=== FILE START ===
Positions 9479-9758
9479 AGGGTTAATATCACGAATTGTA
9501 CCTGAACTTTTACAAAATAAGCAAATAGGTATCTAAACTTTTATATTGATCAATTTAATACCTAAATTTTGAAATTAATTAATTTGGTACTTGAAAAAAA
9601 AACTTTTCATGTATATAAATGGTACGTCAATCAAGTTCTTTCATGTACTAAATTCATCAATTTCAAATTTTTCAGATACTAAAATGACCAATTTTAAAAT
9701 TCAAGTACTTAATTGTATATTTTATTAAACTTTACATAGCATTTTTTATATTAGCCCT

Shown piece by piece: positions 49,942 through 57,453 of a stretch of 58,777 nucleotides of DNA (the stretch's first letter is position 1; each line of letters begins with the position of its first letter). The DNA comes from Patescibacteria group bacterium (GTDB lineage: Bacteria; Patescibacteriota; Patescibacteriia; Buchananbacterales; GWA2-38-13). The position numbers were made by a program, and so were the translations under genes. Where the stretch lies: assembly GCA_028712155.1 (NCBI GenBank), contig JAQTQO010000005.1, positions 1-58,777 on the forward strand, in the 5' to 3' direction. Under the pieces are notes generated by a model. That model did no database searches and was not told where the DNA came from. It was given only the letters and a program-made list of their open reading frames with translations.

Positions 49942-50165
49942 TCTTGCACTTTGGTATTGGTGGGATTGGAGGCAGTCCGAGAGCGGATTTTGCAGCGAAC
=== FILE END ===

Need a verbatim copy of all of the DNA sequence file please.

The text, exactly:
Positions 9479-9758
9479 AGGGTTAATATCACGAATTGTA
9501 CCTGAACTTTTACAAAATAAGCAAATAGGTATCTAAACTTTTATATTGATCAATTTAATACCTAAATTTTGAAATTAATTAATTTGGTACTTGAAAAAAA
9601 AACTTTTCATGTATATAAATGGTACGTCAATCAAGTTCTTTCATGTACTAAATTCATCAATTTCAAATTTTTCAGATACTAAAATGACCAATTTTAAAAT
9701 TCAAGTACTTAATTGTATATTTTATTAAACTTTACATAGCATTTTTTATATTAGCCCT

Shown piece by piece: positions 49,942 through 57,453 of a stretch of 58,777 nucleotides of DNA (the stretch's first letter is position 1; each line of letters begins with the position of its first letter). The DNA comes from Patescibacteria group bacterium (GTDB lineage: Bacteria; Patescibacteriota; Patescibacteriia; Buchananbacterales; GWA2-38-13). The position numbers were made by a program, and so were the translations under genes. Where the stretch lies: assembly GCA_028712155.1 (NCBI GenBank), contig JAQTQO010000005.1, positions 1-58,777 on the forward strand, in the 5' to 3' direction. Under the pieces are notes generated by a model. That model did no database searches and was not told where the DNA came from. It was given only the letters and a program-made list of their open reading frames with translations.

Positions 49942-50165
49942 TCTTGCACTTTGGTATTGGTGGGATTGGAGGCAGTCCGAGAGCGGATTTTGCAGCGAAC